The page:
The road ahead looks certain to be tougher for those looking for a populist end-run against the Legislature.
A bill adding various procedural roadblocks for the kinds of citizens’ ballot initiatives that have become part of the constitution in recent years was teed up on Thursday for a House vote.
HB 7037, filed by Rep. Jamie Grant, firms up requirements for political committees pushing citizens’ initiatives.
Grant described these “statutory changes” as a continuation of reforms from last year, bringing “transparency” to the process, and keeping the state’s foundational document from “being amended on a whim.”
“This year’s bill looks a little more like what we saw as the House product last year,” Grant said.
Despite 2019’s best efforts, Grant depicted a lawless frontier when it comes to citizens’ initiatives, which he likened to “marketing campaigns” more so than sincere policy pushes.
Groups are “openly and arrogantly advertising … breaking the law,” Grant added, citing ads on platforms like Indeed that he has “screenshots of” in his office.
Allowing petition circulators to be challenged in court is envisioned as a safeguard against such nefariousness.
The bill also includes what Grant calls “transparency warnings,” messaging on the ballot that provides reassurances that the initiative does what is claimed.
Citizens’ groups, such as the American Civil Liberties Union, take issue with “making petition signatures expire much faster and requiring an enormous number of signatures to be collected even before a proposal can move past the first legal hurdles.”
That first legal hurdle is judicial review of ballot language, which is currently triggered when gatherers reach 10% of the 766,200 needed for ballot access.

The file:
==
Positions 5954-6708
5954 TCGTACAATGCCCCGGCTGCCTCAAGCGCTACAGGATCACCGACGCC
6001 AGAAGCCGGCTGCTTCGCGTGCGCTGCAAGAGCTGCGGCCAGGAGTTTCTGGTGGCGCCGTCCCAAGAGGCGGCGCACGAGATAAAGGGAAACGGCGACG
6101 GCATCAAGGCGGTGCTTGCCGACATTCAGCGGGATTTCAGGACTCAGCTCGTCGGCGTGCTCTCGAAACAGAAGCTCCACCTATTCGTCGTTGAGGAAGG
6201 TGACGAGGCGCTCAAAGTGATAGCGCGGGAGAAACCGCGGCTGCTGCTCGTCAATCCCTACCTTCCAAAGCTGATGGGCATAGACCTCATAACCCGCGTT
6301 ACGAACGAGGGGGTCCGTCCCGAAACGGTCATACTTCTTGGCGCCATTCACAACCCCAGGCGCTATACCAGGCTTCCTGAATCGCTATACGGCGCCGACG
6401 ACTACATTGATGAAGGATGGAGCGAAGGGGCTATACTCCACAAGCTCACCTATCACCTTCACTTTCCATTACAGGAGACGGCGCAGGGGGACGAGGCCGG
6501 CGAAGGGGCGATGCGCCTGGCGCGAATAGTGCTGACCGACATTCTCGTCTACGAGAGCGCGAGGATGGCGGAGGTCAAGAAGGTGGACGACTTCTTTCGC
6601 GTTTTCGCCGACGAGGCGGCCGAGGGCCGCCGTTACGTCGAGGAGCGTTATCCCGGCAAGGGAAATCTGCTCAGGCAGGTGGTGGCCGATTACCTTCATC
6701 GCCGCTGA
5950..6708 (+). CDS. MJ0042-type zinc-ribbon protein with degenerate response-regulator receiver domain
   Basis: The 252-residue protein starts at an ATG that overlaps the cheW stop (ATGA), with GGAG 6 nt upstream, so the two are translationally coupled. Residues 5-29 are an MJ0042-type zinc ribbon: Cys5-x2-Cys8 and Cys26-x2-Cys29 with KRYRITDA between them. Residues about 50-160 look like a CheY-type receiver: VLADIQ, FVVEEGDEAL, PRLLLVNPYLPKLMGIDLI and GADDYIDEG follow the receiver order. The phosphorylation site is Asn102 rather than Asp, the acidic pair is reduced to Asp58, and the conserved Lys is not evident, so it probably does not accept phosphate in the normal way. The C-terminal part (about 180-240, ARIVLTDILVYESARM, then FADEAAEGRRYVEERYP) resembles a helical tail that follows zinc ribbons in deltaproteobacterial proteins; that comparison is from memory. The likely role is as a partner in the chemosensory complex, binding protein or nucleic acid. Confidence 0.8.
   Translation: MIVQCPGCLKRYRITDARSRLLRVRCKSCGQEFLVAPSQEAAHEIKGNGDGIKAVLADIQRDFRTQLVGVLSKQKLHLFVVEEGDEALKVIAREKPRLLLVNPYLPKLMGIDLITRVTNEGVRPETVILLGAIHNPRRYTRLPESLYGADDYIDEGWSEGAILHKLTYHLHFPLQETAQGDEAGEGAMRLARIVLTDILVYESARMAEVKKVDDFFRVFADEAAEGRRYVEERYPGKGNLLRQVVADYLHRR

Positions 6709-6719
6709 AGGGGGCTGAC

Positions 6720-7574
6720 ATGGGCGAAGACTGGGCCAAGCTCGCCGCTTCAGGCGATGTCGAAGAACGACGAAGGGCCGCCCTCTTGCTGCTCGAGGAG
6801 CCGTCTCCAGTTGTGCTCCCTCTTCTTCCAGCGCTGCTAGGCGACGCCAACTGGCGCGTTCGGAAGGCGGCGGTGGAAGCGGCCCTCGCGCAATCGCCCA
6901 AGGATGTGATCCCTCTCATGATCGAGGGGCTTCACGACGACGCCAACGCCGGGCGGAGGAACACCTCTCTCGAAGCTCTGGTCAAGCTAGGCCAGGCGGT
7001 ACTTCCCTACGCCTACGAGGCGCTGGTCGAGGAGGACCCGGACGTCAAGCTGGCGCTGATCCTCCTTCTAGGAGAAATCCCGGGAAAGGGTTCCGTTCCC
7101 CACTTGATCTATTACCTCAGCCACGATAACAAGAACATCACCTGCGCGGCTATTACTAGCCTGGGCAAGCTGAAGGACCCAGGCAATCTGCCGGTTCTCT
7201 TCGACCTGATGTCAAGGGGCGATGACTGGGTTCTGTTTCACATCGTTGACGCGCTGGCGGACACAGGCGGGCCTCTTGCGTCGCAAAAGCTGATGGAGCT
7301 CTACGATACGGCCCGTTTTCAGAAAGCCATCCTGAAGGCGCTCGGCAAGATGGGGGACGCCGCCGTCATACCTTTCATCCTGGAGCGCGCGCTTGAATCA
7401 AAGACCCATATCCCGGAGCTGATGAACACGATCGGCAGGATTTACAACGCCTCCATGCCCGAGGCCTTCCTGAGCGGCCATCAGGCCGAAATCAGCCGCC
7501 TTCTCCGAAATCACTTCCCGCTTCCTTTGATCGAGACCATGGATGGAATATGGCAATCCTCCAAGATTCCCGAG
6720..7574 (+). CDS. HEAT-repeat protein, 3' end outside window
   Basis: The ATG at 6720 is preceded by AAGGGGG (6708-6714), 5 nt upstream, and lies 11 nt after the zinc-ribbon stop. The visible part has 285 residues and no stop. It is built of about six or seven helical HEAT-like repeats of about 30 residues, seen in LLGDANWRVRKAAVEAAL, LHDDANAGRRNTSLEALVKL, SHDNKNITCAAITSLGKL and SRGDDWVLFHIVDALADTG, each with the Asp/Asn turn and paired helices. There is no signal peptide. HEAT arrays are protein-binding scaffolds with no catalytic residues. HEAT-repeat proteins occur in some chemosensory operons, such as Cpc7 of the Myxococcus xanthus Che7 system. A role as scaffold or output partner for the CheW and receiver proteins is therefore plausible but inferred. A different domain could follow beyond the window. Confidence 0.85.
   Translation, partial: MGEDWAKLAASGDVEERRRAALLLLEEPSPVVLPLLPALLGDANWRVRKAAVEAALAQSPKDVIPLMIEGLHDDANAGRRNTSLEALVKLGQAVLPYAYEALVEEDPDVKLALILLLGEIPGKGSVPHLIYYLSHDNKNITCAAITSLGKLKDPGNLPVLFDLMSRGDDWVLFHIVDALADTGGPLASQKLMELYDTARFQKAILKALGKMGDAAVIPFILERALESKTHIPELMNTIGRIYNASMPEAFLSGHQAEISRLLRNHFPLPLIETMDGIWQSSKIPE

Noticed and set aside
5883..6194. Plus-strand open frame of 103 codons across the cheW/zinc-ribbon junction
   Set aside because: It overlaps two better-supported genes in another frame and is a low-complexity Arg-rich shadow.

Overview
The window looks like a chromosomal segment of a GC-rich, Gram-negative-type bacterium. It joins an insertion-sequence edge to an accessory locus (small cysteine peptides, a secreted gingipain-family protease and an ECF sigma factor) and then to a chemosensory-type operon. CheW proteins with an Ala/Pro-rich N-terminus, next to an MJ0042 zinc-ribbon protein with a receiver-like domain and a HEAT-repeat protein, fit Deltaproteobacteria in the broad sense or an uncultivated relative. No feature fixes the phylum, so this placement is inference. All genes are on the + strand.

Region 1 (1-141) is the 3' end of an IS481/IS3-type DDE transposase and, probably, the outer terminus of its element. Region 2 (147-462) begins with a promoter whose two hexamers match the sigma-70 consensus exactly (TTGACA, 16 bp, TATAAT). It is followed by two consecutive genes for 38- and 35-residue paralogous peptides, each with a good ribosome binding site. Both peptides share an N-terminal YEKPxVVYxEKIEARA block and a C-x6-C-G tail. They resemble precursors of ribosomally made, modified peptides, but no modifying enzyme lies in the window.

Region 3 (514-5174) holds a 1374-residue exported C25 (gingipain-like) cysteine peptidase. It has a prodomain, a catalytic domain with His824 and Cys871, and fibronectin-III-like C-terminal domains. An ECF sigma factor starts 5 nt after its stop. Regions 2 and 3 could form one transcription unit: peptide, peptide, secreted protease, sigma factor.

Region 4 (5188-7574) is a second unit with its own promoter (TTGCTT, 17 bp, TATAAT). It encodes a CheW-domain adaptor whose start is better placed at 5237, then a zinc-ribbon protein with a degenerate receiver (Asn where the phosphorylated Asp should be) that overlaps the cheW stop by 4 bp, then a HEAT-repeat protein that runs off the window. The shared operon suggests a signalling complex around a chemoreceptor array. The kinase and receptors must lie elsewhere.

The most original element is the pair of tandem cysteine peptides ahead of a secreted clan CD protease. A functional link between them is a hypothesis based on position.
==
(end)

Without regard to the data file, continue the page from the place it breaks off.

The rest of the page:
That review includes a test of whether the ballot language complies with the U.S. Constitution.
“We up the threshold,” Grant says, citing wasted resources for reviewing non-viable ballot initiatives.
Grant’s legislation originally proposed increasing that to 50% of the threshold needed in a quarter of the state’s congressional districts, but boosted it to all districts with a strike-all amendment adopted, conforming with the committee bill and a Senate committee bill on the same topic.
The bill presents a number of new and potentially challenging requirements.
The Financial Impact Estimating Conference would no longer be charged with giving the impact on local and state economies of any ballot item. Thus, findings such as “legal pot good for state economy” would be outside of the scope, removing a potential argument for a given future ballot initiative.
“If there’s a negative or indeterminate impact on the budget,” however, “disclaimers” will be provided on the ballot, Grant said.
Ballots would also identify sponsors and whether out of state collectors were used for petitions.
Additionally, supervisors of elections would charge “actual costs” for petition verification, a raise from a dime per document. This new cost can extend from 42 cents to a dollar per petition.
This would “end the subsidy” of things “citizens find morally or philosophically reprehensible,” Grant contended.
Changes would apply post-2022 to petition collection.
Grant did offer one olive branch to Democrats: leaders of the House and Senate will likely not be given the chance to weigh in on the Constitutionality of proposed initiatives in the “final product.”
Currently, the House bill offers that prerogative to the Speaker and Senate President, but the Senate version does not.
Polling backs up this push. A survey from the supportive Florida Chamber of Commerce shows 60% support for keeping the Constitution “clean.” A majority of Republicans, independents, and Democrats all back the concept.
Florida House Democrats have formally opposed the legislation as a caucus. However, momentum seems to be against them here.
More action on this front is ahead Friday when the Senate version (SB 1794, carried by Sen. Travis Hutson) is on the Special Order calendar.